Originally Answered: In the saying "You have a big chip on your shoulder." what kind of chip is it talking about?
Chip on his shoulder:
Meaning - Having a harboured grievance or sense of inferiority and being quick to take offence.
This is reported as originating with the nineteenth century U.S. practise of spoiling for a fight by carrying a chip of wood on one's shoulder, daring others to knock it off. This has more than the whiff of folk-etymology about it, but in fact it is the actual derivation of this phrase. The two earliest printed citations that refer to chips on shoulders bear this out.
Firstly, in 1830 the New York newspaper The Long Island Telegraph printed this:
"When two churlish boys were determined to fight, a chip would be placed on the shoulder of one, and the other demanded to knock it off at his peril."
The actual phrase 'chip on his shoulder' appears a little later, in the Weekly Oregonian 1855:
"Leland, in his last issue, struts out with a chip on his shoulder, and dares Bush to knock it off."
A belligerent attitude or grievance, as in Mary is easily offended; she always has a chip on her shoulder. This term actually was defined in a newspaper article (Long Island Telegraph, May 20, 1830): "When two churlish boys were determined to fight, a chip would be placed on the shoulder of one and the other demanded to knock it off at his peril." [Early 1800s]
The saying originated during the nineteenth century in the United States, where people wanting a physical fight would carry a chip of wood on their shoulder, daring others to knock it off. Printed citations of this include the Long Island Telegraph, a New York newspaper, which on May 20th, 1830, printed "When two churlish boys were determined to fight, a chip would be placed on the shoulder of one, and the other demanded to knock it off at his peril."
A similar notion is mentioned in the issue of The Onondaga Standard of Syracuse, New York, on 8th December 1830: “‘He waylay me,’ said I, ‘the mean sneaking fellow — I am only afraid that he will sue me for damages. Oh! if I only could get him to knock a chip off my shoulder, and so get round the law, I would give him one of the soundest thrashings he ever had.’”
Some time later, in 1855, the phrase "chip on his shoulder" appeared in the Weekly Oregonian, stating "Leland, in his last issue, struts out with a chip on his shoulder, and dares Bush to knock it off."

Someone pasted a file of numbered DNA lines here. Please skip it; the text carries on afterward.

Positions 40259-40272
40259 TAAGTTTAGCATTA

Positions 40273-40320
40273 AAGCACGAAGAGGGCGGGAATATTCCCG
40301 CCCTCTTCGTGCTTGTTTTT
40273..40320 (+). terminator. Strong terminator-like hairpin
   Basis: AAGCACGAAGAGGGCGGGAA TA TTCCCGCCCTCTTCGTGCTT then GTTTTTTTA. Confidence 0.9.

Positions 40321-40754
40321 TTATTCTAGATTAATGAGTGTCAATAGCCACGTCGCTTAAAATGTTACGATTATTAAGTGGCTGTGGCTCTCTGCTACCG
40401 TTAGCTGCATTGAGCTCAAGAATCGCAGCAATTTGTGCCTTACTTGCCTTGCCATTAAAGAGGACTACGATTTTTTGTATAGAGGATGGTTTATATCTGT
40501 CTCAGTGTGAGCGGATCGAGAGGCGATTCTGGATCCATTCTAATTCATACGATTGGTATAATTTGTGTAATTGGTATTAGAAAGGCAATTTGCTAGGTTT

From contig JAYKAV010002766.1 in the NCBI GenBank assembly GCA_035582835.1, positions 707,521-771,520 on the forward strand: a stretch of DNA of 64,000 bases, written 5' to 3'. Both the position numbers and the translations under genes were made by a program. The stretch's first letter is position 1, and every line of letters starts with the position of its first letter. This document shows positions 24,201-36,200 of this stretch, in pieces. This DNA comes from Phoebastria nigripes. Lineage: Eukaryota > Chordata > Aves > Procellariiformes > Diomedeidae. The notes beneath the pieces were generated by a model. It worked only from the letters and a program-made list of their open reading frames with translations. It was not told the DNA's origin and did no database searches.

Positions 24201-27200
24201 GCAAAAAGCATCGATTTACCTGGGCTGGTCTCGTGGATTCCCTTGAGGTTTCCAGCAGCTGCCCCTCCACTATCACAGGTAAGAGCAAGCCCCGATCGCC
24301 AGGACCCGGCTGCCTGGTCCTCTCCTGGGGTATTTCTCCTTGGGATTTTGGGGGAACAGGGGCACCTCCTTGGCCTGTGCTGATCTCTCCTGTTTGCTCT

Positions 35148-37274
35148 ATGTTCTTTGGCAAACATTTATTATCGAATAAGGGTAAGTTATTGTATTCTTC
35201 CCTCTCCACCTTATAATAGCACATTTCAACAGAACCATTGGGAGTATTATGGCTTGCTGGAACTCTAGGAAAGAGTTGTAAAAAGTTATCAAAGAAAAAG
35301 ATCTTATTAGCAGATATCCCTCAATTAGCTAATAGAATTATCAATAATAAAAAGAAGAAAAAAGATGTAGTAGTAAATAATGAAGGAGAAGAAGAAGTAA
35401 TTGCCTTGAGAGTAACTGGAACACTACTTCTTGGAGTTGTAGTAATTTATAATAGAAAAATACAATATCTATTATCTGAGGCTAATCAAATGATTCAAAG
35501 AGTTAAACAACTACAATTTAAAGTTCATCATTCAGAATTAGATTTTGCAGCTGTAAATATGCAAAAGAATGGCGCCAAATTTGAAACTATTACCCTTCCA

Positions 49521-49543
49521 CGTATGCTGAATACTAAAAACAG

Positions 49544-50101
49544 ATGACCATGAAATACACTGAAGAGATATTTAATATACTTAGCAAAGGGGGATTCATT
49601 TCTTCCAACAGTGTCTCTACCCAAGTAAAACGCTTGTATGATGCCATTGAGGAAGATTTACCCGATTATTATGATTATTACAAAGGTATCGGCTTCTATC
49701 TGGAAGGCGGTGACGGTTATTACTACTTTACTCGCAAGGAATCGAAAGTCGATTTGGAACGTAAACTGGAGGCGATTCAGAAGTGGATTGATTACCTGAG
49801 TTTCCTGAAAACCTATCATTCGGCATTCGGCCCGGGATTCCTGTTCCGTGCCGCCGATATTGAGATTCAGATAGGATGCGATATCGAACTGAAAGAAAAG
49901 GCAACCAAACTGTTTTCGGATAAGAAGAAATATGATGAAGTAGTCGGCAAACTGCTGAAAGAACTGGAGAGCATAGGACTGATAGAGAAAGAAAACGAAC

Carrying a chip on one's shoulder was a form of challenge in the same spirit as a medieval knight throwing down his gauntlet. If an opponent picked up the glove, or knocked the chip of wood off their shoulder, the challenge was accepted and the fight was on.
Usage over time changed, now suggesting somebody who shows a belligerent attitude, acting as though they are asking for a fight. The chip is now figurative, but the idea remains the same.
British and Irish meaning
In both countries it also has a meaning of somebody who has a self-righteous feeling of oppression or inferiority which they never miss an opportunity to flaunt. The implication of looking for a fight is less strong. It more implies trying to gain the upper hand through second-hand moral superiority.
In Britain this is often used in the context of a media personality or politician who drones on about their "working class roots" from a position of power and authority.
In Ireland the joke is made about "The well balanced Irishman : a chip on both shoulders". This is somebody who has an endless supply of current and, more often historical, national injustices to whine about. It is quite probable that all these are true, but the fact that they never miss a chance to bring them up, often combined with the fact that they have never suffered these injustices themselves, leaves the person open to satire.
The tenth song in Legally Blonde: The Musical is entitled "Chip On My Shoulder". The song is about the trials of law school and is essentially the turning point of the production.